One of the cool things about the Drobo is that you can pop-out any drive at any time (assuming the system is working correctly, meaning that your drive status lights are all green). The Drobo will quietly go about rebuilding your data protection and you can go on using it as if nothing happened. I related this fact to client when making the recommendation to him for his backup.

My client purchased a Drobo S and five 2Tb hard drives. The Drobo and three drives arrived almost right away, while two of the drives were delayed a week. We decided to go ahead and deploy, because we had over-speced the storage needs by more than triple in order to provide room to grow. A week later, when the drives arrived, I advised my client that he could simply pop-in the new drives in the empty bays. As it turned out, the top bay of the Drobo wasn't working. Without going into detail, we carefully swaped the two new drives around to demonstrate that it was the Drobo bay, and not the drives, that was the problem. Data Robotics agreed to send out a new Drobo. It got interesting when the new Drobo arrive.

My client, taking me at my word (that you can pop-out any drive at any time), took it upon himself to pull out all four working drives from the old Drobo — without first shutting it down. HE then disconnect the old Drobo, connected the new one, put in the four drives and powered it up. It started blinking Red after it came online, but it came online and all of the data was intact. The red lights worried him, so he called me. I almost had a heart-attack when he told me what he had done. But before I completely panicked, he told me that it mounted and came up just fine. I advised him to wait a few hours to see if it would rebuild and the lights turn green. They did, so he inserted the last drive, it rebuilt itself again, and now his Drobo is fully populated and running like a well-oiled clock.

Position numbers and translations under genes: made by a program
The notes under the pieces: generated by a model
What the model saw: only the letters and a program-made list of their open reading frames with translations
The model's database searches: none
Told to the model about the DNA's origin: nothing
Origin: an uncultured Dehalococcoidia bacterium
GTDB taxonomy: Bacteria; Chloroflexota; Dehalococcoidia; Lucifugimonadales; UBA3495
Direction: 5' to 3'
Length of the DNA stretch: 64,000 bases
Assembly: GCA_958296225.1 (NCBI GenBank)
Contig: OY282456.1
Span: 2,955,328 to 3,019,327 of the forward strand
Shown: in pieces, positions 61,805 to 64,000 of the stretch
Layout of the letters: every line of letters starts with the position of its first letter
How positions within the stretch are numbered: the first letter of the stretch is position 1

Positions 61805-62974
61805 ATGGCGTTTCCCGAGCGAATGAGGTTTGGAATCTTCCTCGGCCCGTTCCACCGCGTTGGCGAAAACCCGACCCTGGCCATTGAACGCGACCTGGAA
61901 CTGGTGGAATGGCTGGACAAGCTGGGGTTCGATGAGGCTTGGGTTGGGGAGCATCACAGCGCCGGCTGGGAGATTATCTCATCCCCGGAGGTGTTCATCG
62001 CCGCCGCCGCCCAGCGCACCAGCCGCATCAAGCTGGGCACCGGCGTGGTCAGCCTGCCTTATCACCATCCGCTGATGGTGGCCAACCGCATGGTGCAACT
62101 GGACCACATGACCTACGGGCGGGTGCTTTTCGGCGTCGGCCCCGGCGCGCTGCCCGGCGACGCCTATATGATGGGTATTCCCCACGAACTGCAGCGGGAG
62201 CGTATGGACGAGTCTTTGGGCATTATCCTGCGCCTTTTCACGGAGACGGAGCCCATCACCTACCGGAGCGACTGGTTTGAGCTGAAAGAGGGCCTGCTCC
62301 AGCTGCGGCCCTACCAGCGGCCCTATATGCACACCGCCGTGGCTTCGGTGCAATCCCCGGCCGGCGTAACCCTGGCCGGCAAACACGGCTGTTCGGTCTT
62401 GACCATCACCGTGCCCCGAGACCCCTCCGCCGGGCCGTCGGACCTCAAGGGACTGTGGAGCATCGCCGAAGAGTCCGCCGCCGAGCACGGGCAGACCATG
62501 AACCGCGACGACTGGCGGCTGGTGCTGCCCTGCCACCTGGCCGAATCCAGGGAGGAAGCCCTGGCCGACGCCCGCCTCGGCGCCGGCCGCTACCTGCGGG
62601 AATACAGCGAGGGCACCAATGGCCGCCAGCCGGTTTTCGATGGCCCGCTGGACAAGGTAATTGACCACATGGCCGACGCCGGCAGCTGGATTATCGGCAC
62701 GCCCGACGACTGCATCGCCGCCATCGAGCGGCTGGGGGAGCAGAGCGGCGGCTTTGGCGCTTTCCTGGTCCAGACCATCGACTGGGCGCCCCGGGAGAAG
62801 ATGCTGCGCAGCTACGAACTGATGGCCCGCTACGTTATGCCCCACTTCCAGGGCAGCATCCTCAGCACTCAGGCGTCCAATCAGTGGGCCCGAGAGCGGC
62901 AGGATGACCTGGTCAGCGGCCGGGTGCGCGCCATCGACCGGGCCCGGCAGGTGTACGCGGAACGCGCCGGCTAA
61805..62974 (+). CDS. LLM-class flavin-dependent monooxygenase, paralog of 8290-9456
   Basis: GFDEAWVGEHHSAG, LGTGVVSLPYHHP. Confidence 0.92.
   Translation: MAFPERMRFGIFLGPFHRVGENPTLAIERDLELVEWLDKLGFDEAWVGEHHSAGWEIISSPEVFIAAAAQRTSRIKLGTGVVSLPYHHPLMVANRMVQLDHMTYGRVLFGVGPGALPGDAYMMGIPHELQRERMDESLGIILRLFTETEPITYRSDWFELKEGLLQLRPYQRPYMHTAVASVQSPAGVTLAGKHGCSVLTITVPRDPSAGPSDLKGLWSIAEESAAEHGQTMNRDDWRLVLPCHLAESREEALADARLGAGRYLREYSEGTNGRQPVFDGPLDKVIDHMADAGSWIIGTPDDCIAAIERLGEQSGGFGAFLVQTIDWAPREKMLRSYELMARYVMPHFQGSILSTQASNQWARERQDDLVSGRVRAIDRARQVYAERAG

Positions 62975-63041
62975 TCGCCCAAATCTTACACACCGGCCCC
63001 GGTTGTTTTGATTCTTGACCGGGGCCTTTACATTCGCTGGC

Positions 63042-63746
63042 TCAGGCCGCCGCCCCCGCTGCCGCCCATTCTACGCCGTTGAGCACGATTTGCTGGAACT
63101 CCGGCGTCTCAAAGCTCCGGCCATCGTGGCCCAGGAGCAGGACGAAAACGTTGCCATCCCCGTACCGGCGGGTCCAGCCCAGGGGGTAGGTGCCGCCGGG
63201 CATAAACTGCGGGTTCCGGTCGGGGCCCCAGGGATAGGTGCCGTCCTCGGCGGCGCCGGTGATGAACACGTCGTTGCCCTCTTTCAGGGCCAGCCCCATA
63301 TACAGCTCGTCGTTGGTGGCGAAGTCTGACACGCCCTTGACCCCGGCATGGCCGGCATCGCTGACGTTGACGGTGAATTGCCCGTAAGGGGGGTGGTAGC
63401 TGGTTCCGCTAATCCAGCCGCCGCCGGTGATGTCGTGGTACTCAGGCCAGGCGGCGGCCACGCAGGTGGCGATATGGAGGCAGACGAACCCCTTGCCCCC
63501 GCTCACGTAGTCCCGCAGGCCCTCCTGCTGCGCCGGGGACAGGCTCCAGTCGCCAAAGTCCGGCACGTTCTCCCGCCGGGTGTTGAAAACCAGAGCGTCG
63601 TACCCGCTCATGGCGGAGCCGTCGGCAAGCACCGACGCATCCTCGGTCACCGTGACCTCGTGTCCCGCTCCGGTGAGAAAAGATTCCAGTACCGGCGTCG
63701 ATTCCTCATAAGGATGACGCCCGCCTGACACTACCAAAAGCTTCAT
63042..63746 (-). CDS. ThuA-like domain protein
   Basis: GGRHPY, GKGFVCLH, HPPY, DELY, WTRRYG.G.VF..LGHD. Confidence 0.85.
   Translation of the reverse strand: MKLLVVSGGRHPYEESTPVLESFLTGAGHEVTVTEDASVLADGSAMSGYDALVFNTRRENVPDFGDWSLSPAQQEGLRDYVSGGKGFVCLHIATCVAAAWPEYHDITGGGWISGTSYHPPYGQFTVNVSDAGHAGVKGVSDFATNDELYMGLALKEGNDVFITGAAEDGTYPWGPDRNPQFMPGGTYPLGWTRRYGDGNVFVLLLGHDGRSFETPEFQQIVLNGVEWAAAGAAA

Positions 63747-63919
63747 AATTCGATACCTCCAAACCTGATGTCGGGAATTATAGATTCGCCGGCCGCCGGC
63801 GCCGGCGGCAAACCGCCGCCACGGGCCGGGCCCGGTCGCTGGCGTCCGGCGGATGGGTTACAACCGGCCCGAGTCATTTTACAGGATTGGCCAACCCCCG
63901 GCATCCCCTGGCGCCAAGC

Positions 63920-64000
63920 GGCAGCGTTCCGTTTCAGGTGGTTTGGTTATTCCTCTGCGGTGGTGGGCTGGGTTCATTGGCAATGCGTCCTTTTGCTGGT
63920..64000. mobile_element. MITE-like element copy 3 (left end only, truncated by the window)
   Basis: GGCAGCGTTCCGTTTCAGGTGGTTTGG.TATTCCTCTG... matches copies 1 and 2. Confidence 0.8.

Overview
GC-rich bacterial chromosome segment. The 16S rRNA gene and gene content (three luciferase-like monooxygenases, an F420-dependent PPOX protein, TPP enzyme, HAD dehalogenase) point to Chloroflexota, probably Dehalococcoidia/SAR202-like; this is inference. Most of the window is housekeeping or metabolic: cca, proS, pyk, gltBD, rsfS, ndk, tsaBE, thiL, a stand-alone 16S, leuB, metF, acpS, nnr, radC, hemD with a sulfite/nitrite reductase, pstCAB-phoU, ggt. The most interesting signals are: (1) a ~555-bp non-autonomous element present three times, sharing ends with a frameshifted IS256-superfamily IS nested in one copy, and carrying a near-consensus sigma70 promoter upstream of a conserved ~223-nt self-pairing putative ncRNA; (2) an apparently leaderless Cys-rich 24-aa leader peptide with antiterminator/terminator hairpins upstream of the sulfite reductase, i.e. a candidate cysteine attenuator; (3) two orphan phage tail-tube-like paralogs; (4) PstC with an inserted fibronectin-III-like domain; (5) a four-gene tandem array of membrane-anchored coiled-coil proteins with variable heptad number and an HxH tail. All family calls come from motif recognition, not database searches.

So, there you have it. This one Drobo recovered from a seemingly impossible event — losing EVERY drive. Granted, there was no data being moved to/from the drive at the time this was happening; plus, I seriously doubt that repeating this "experiment" would result in success; but, my confidence in their technology is high. Any other RAID system I know of, upon losing more than the requisite "safe" number of drives would be a total loss — or, at best, a nightmare to recover.

Old-School Troubleshooting

February 10, 2011

If you have ever had to call a tech-support person, such as one of us, then you have been told to reboot your computer:

Macs: Apple Menu—>Restart
Windows: Start Menu—>Shutdown

This may seem like you are being told to click your heels, or jump though a hoop. But, trust me, the next time you need to call for help, save yourself some time and reboot your computer first. I can tell you, from more than 25 years of experience, this fixes almost half of the problems I am asked about.

In this day of very robust computer systems, rebooting seems optional. But if you are leaving your computer on most of the time (for backups, etc.), reboot it once a week. And if you are having a problem, whether it is trouble accessing the internet, not printing, or system slowness, reboot before calling for help. You might just find out that all of those little problems, that you try to ignore, go away with regular rebootings.